https://doi.org/10.1371/journal.pone.0114834.t002

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Table 3. Performance of direct antifungal susceptibility testing compared to the standard method.

https://doi.org/10.1371/journal.pone.0114834.t003

In 19 isolates, for which recommended McFarland turbidity 1.8 to 2.2 was not achieved with one yeast cell pellet, direct testing was simultaneously performed both using inoculum suspension prepared from one pellet and inoculum suspension from two pellets. Among these 19 isolates, McFarland turbidity 1.8 to 2.2 was achieved with two yeast cell pellets in only three isolates. Comparison of direct AFST performance results for this sub-group (each calculated as compared to the standard method from sub-cultures) demonstrated that there was an improvement of performance, if two pellets were used, due to the lower error rates and higher agreement rates for fluconazole and voriconazole (S2 Table).

Microbial count of 24 suspensions prepared from one cell pellet amounted to a mean value of 2.1×106 CFU/ml (range 0 to 2.8×107) compared to 1.1×107 CFU/ml (range 2.2×106 to 1.9×107) for suspensions of the isolates sub-cultured for 24 h from the same samples (p<0.001). Noteworthy, there was also statistically significant difference between the cell counts of 16 suspensions for which complete AFST profile was generated (mean 2.7×106 CFU/ml, range 0.7×103 to 2.8×107) and six suspensions with aborted measurements due to insufficient growth (mean 1.8×103 CFU/ml, range 0 to 0.7×104), p = 0.002. Yeast cell counts in suspensions prepared from two cell pellets were higher than those prepared from one cell pellet of the same 19 samples: 8.0×105 (range 1.1×103 to 8.0×106) vs. 5.3×105 (range 1.2×103 to 5.3×105), respectively (p<0.01).

The duration of susceptibility testing in Vitek 2 device was 23.9 h in average for directly inoculated samples, compared to 15.1 h for standard inoculation from sub-cultures. 6.3 min were additionally necessary for preparation of cell pellet for direct testing using Sepsityper kit, as described above. However, sub-cultivation of isolates took 24 h prior to standard inoculation. Altogether, the results of direct AFST were available 15.1 h earlier than the results of standard AFST.

Discussion

Several studies investigated direct identification of yeasts from positive BC vials. These studies used diverse protocols and varied greatly in the achieved results [12][17], [24][27]. While some authors demonstrated extremely low success rates for fungi [12], [24], others reported excellent identification with different methods of sample processing [13], [17], [27]. In our study with Sepsityper kit, rate of identification to species level was 62.5%. Jamal et al. identified 50% and Buchan et al. none of yeast positive BCs while both studies used Sepsityper kit [14], [24]. In a study with spiked samples proceeded using Sepsityper kit, 77% of yeast isolates were correctly identified [15]. Yan et al. reported 100% identification by using Sepsityper kit with two additional preprocessing washing steps [17]. In our hands, introduction of these steps did not improve result in a preliminary experiment (data not shown). Noteworthy, we kept positive BC bottles refrigerated if processing had to be delayed, while Yan et al. do not provide information on bottles’ storage. During storage at room temperature, increase in yeast cells occurs which might contribute to better direct MALDI-TOF MS identification. Also, no C. glabrata isolates were presented among the samples included by Yan et al., which hinders direct comparison between the studies. Our study demonstrated the ability of direct MALDI-TOF MS to identify yeasts from positive BC broth to be dependent on the abundance of yeast cells in a sample, which is in line with data from other investigators [17]. We didn’t identify any effect of BC bottle type on identification results.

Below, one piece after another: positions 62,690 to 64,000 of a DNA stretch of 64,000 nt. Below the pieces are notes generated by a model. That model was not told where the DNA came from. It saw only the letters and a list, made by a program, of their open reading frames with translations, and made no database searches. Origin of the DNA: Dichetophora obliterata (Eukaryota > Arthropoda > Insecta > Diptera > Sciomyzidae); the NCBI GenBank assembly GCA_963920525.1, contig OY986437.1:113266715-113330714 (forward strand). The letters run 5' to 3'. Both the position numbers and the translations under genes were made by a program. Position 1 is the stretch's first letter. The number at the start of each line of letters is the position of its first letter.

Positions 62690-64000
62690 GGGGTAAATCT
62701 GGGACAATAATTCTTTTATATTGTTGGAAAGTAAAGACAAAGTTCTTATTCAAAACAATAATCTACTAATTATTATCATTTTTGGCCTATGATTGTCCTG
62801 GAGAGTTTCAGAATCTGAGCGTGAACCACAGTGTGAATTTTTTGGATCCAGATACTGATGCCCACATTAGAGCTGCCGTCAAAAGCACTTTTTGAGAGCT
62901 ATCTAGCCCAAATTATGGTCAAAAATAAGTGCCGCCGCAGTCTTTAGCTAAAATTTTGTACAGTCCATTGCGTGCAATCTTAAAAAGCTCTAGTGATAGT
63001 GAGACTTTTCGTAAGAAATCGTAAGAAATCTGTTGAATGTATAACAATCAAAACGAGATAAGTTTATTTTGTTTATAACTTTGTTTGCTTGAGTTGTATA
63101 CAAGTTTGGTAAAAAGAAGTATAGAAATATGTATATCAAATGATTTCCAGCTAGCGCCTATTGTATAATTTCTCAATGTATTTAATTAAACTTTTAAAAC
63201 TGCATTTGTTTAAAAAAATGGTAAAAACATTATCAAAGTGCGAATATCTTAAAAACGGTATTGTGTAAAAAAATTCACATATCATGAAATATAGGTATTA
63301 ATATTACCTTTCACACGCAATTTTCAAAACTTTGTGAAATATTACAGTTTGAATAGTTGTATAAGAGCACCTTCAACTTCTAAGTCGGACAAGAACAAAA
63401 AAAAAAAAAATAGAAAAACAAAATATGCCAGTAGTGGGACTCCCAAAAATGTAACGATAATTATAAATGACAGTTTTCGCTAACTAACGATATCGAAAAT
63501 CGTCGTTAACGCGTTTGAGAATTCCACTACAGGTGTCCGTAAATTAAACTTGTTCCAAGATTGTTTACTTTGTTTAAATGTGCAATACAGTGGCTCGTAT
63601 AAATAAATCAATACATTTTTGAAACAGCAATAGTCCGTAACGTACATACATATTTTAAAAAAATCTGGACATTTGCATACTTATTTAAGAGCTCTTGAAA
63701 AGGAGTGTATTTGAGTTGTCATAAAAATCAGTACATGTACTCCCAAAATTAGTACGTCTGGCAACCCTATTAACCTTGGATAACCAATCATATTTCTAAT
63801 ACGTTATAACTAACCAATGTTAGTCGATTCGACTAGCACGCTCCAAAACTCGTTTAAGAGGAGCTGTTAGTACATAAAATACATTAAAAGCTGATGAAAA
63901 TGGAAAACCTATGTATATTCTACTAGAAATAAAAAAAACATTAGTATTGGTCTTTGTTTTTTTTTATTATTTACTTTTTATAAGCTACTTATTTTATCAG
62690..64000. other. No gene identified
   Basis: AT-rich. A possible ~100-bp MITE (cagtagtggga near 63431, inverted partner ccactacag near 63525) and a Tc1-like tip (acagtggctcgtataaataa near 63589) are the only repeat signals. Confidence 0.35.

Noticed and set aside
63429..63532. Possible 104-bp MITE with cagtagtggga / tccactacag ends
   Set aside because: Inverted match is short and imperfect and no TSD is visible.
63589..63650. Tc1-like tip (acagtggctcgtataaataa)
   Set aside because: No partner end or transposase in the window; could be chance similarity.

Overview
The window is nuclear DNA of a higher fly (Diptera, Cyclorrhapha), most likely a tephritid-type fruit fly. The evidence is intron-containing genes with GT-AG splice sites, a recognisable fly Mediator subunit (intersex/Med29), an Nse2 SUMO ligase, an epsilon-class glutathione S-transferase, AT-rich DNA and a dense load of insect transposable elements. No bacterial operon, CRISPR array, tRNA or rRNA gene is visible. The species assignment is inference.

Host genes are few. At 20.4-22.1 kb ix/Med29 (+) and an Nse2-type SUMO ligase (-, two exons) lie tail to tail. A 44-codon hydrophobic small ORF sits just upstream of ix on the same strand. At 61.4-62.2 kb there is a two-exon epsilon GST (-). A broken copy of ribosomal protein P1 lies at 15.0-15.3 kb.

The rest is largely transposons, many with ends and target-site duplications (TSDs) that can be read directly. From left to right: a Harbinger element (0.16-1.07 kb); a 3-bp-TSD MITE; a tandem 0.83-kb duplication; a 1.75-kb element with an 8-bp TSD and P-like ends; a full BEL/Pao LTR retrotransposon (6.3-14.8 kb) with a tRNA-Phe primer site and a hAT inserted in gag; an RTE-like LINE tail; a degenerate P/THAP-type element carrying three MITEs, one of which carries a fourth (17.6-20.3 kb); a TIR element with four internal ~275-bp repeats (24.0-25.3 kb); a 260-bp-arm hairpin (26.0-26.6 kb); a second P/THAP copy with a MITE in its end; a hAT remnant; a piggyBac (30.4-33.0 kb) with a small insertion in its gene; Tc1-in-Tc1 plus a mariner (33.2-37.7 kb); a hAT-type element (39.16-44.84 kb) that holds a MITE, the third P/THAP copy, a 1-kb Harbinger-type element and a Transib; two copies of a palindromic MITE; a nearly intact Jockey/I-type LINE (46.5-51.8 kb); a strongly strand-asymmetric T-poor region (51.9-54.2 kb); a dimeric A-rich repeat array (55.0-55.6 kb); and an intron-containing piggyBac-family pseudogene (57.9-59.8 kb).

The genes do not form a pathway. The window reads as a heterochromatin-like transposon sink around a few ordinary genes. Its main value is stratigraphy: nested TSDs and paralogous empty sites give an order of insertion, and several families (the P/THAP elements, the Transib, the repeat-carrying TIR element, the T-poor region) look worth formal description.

Previous studies have shown that the score ≥2.0 recommended by the manufacturer as a criterion for species identification might be too conservative and can be lowered without decrease in accuracy [15], [20], [28][31]. We used score ≥1.5 in combination with the two first identical list propositions as a criterion for successful species identification and observed no incorrect results for both direct procedure from BCs and direct smear method without E/FA extraction from sub-cultures.

In this study, we used MALDI-TOF MS with tube-based E/FA extraction from sub-cultured colonies as a reference method for identification of yeasts. This method has been shown to be reliable in numerous studies and provided correct species identification in 94%−100% [20], [28], [32][34]. In line with these studies, this method yielded result in 100% (24/24) of isolates in our study. Thereof, 23 isolates achieved score ≥2.0 and one isolate of C. dubliniensis - score ≥1.7–<2.0. However, this reference method with E/FA extraction from sub-cultures on solid medium is time-consuming. Less laborious procedures would be clearly desirable for clinical lab routine. On the other hand, only 75% species identification rate with direct transfer of colony material to the target plate (direct smear method without protein extraction) in our study confirmed lower success rates with this easy-to-perform method as demonstrated in previous studies [33], [35]. Processing of the yeast isolates to extract fungal proteins helps to overcome the presence of a robust cell wall as an obstacle to the direct identification [30]. Based on several studies, on-plate extraction with adding of formic acid to the transferred colony material directly on the target plate might be a reasonable compromise between time expenditure and rate of yield in the routine clinical laboratory [29], [31], [36], [37].